Sunday, June 15, 2008
Manyouta Festival
As I found out during a welcome party for home stay students in Yamanashishi, there is an annual festival in Manriki Park called the Manyouta Festival. Uta, in Japanese, means song and the whole festival is dedicated to some old chants. Some of the selected home stay students, along with several local elementary students, were chosen to sing these chants on stage during the festival. While performing, they would also get to wear some traditional outfits.


I was asked by the mayor's secretary if I would like to go and wear a costume. I actually helped the mayor practice a speech he would give at the festival in English and I told him I would go to cheer him on, so I figured doing so in costume would make things a bit more fun for me. She picked me up at my house and took me straight to the festival. We got in a spot of trouble over where to park for a bit, but she used her 'i work for the mayor' powers to help us get a close parking spot. We then rushed over to the costume tent, where she helped me pick out my (too small) outfit. Even though I was told the costumes were traditional dress, I highly doubt they had bright pink, yellow, and blue shiny hakuma back in the day. However, I love to dress up, so it was all good. And of course, everyone fawned over seeing me, the gaijin, all dress up. Later, some of the home stay students also arrived and had to dress up, so I didn't feel so alone.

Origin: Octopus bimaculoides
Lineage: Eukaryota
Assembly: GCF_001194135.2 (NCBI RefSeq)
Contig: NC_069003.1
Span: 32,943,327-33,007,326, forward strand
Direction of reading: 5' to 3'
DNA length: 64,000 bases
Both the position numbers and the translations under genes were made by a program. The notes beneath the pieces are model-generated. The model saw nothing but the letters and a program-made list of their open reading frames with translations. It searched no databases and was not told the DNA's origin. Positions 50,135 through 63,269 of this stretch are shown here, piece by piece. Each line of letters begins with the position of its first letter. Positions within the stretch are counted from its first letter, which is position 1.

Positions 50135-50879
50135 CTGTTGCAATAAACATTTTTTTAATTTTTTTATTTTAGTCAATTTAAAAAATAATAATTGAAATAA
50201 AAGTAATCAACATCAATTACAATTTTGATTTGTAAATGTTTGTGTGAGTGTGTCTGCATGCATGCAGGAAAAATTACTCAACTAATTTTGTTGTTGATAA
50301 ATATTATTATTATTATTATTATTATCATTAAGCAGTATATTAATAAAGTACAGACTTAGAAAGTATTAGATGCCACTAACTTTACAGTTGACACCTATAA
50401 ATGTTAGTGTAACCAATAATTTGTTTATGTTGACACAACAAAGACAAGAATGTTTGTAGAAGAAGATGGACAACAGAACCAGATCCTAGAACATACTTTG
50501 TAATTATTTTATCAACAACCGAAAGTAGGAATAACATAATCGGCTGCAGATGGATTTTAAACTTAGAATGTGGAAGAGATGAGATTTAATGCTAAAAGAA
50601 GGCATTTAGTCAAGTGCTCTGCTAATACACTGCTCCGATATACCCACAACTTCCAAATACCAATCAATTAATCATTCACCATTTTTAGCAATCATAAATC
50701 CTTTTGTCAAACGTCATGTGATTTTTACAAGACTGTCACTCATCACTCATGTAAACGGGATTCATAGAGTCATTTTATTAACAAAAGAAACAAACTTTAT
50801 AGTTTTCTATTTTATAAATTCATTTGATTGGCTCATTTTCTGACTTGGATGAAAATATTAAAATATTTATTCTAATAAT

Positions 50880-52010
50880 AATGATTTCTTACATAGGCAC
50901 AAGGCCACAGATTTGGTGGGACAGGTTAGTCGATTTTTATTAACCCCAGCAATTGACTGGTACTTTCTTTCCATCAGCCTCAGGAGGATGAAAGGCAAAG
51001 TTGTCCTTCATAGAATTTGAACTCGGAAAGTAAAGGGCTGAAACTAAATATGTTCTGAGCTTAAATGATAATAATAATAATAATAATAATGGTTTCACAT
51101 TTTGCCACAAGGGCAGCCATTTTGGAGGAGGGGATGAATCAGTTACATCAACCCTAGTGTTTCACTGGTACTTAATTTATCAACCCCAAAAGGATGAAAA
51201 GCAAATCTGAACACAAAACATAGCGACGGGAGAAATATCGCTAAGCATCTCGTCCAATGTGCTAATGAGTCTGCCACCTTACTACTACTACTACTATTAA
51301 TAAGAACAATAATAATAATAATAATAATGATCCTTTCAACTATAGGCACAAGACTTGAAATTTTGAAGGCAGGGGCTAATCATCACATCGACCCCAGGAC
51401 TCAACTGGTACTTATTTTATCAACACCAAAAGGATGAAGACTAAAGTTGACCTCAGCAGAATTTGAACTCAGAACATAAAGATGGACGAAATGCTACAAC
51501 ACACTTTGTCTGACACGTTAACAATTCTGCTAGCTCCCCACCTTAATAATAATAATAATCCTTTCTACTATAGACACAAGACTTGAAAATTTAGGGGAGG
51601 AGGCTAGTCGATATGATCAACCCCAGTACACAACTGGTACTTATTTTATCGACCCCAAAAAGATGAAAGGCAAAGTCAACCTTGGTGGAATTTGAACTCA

I got on stage and lit a candle and then listened to the mayors speech. After the speech I congradulated the mayor on his English skills and took some pictures with him. I also ran into one of my 6th grade students, who was hosting one of the home stay students and was going to be singing the special chant on stage. I promised her that I would stay and cheer her on.


After the chanting, I headed over to L river, my favorite local bar, with the mayor and his secretary. They mayor had never been to L river, so I was kind of fun to show him where we hang out. The bar master also seemed quite please to have the mayor in his establishment. After a drink or two, we busted out the karaoke. So, yeah, I got to karaoke with the mayor of my town! Crazy!

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